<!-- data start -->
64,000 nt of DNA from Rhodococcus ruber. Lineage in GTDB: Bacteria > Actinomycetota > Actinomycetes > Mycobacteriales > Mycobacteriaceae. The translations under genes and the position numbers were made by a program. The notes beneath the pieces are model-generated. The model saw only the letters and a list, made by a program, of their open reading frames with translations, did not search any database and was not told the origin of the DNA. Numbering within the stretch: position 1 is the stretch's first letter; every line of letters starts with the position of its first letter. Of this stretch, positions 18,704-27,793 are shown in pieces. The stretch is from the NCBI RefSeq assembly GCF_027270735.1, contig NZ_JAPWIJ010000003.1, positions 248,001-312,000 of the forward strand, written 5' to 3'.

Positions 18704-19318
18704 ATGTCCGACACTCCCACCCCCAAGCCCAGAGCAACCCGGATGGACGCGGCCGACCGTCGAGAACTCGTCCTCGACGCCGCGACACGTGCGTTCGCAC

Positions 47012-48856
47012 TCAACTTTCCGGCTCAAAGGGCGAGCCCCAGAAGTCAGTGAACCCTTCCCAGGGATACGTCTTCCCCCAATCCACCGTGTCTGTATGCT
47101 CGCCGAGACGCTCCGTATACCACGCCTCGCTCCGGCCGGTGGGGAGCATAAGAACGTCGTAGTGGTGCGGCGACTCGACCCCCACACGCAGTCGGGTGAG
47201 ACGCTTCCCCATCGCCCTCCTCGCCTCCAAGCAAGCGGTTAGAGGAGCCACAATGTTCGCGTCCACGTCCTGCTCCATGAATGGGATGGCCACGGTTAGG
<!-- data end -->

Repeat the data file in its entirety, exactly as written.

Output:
64,000 nt of DNA from Rhodococcus ruber. Lineage in GTDB: Bacteria > Actinomycetota > Actinomycetes > Mycobacteriales > Mycobacteriaceae. The translations under genes and the position numbers were made by a program. The notes beneath the pieces are model-generated. The model saw only the letters and a list, made by a program, of their open reading frames with translations, did not search any database and was not told the origin of the DNA. Numbering within the stretch: position 1 is the stretch's first letter; every line of letters starts with the position of its first letter. Of this stretch, positions 18,704-27,793 are shown in pieces. The stretch is from the NCBI RefSeq assembly GCF_027270735.1, contig NZ_JAPWIJ010000003.1, positions 248,001-312,000 of the forward strand, written 5' to 3'.

Positions 18704-19318
18704 ATGTCCGACACTCCCACCCCCAAGCCCAGAGCAACCCGGATGGACGCGGCCGACCGTCGAGAACTCGTCCTCGACGCCGCGACACGTGCGTTCGCAC

Positions 47012-48856
47012 TCAACTTTCCGGCTCAAAGGGCGAGCCCCAGAAGTCAGTGAACCCTTCCCAGGGATACGTCTTCCCCCAATCCACCGTGTCTGTATGCT
47101 CGCCGAGACGCTCCGTATACCACGCCTCGCTCCGGCCGGTGGGGAGCATAAGAACGTCGTAGTGGTGCGGCGACTCGACCCCCACACGCAGTCGGGTGAG
47201 ACGCTTCCCCATCGCCCTCCTCGCCTCCAAGCAAGCGGTTAGAGGAGCCACAATGTTCGCGTCCACGTCCTGCTCCATGAATGGGATGGCCACGGTTAGG